While I don’t believe everyone necessarily needs a tracked-down-to-the-dollar budget, I do think a major problem is that many people simply don’t know where their money goes. That makes it quite hard to know if your spending habits match up with your priorities. I’ve been using Mint.com (free, ad-supported) to track our household spending for a while. (I used to be a Yodlee guy, but they’ve been left behind with slow and clunky updates.) For those starting out, here are some practical tips that may be useful.
Using Credit and Debit Cards
The primary advantage of using a service like Mint.com is that if you pay for things with a linked credit or debit card, then important stuff like the date, merchant, and amount are immediately recorded so you don’t have to do it manually. No receipts, no typing, no writing. That’s a lot of time and mental energy saved.
After Mint imports your transaction information, it will provide its best guess as to the proper spending category. McDonald’s will be “Fast Food”, for example, but it also thought my water company was a clothing store. You can correct the category, and also create a rule that always changes the category to what you prefer. For example, I always set Sam’s Club and Costco as “Groceries” because that’s mostly what I buy there.
After a couple of months, you spend less and less time fixing categories. In general, I try to make things fit into just a few simple categories: Food, Auto, Utilities, and Shopping. (You can also manually enter cash purchases, but simply set all ATM withdrawals to be “Food/Restaurants” by default.)
If I do buy something notable and non-grocery like a $50 faucet fixture or something at Costco, I can always split the transaction into two or more separate categories:
Exclude from Mint
There are some things that Mint doesn’t handle that well, or you simply don’t want Mint to track. For this, use the “Exclude from Mint” category. I prefer to have Mint ignore all my retirement account contributions, interbank funds transfers, and estimated tax payments. This cleans up the data and allows me to focus on the spending.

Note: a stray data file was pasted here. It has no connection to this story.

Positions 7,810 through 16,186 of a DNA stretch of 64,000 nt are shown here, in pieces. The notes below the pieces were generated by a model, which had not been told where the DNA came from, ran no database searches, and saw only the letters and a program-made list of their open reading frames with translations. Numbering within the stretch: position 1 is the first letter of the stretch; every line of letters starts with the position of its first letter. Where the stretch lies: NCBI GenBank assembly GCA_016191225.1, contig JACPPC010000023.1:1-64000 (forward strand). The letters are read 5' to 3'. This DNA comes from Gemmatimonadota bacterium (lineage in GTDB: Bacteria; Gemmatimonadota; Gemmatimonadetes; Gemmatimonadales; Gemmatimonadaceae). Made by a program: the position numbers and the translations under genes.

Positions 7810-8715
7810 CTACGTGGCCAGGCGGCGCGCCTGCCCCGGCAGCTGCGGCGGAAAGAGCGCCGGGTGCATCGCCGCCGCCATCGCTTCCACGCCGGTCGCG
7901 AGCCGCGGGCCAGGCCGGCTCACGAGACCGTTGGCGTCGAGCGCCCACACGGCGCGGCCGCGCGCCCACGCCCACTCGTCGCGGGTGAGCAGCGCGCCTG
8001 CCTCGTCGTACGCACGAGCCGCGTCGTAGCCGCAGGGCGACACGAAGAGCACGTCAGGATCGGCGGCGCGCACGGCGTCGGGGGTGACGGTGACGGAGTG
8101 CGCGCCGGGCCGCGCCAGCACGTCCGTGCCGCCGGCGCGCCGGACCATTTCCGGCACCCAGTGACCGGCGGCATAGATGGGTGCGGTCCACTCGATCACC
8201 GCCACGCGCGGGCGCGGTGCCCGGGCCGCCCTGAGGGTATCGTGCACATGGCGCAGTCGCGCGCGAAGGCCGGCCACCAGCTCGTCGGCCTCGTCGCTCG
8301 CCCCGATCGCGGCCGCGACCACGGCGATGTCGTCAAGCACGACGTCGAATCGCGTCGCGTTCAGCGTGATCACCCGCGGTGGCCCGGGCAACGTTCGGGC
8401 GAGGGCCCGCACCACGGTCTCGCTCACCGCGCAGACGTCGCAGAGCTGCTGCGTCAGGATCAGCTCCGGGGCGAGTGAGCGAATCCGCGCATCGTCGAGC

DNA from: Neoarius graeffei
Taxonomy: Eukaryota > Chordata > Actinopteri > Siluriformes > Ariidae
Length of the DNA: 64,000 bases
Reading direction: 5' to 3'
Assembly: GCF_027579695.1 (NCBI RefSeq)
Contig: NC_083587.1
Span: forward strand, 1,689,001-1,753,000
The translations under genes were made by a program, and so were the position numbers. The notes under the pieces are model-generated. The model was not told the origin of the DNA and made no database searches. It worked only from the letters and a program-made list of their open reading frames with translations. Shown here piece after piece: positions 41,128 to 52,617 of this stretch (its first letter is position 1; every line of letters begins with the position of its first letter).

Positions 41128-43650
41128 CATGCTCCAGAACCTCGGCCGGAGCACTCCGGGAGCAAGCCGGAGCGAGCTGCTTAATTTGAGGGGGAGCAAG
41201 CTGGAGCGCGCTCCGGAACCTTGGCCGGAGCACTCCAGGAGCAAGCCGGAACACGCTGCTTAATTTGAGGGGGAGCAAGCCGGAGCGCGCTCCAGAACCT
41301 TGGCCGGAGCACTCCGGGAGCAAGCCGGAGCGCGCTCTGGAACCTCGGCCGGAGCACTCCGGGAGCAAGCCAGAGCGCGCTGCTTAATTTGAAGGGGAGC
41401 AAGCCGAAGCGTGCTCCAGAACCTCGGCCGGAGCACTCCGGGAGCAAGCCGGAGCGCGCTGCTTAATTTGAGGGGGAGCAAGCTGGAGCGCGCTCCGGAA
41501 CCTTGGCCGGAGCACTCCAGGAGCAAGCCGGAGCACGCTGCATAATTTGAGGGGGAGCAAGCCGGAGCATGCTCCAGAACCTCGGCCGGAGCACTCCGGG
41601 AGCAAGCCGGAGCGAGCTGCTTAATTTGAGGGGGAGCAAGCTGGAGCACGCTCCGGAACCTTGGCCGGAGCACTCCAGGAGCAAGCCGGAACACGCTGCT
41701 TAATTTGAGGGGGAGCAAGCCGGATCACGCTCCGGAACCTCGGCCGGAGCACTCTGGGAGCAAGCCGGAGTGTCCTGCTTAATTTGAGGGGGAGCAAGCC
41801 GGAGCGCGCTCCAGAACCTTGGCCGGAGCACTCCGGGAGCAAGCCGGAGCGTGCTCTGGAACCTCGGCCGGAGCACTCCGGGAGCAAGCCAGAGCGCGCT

Out of all the top-level sections, I spend most of my time in “Trends”. That’s where the nifty charts live! I usually start with the “Spending by Category” pie chart. From here, I can edit individual transaction categories, see quickly if something is out of whack, and compare spending across different time periods.
Budgets and Alerts
If you’d like to set a spending target on certain categories like Restaurants or Shopping, then the Mint “Budget” section is nice because it can track your spending against the limits for you and even send an e-mail/text alert if you exceed it. If want to use this to continuously monitor your spending, I would recommend downloading their smartphone or table apps to make it easier to check in.
You may be rightfully nervous about sharing your login credentials, but in my opinion your credit card login is not as sensitive as say, a bank login. Unauthorized credit card transactions are easily disputed, and these days it seems like online stores are more likely to lose your credit card details anyway. I’m less comfortable giving out my banking information, so I choose not to link my primary bank and investment accounts with Mint. (I do link some lesser-used accounts, just to keep an eye on them.) Mint.com is also owned by Intuit, makers of TurboTax, so they should have some experience in keeping personal data safe. I haven’t had any issues either way.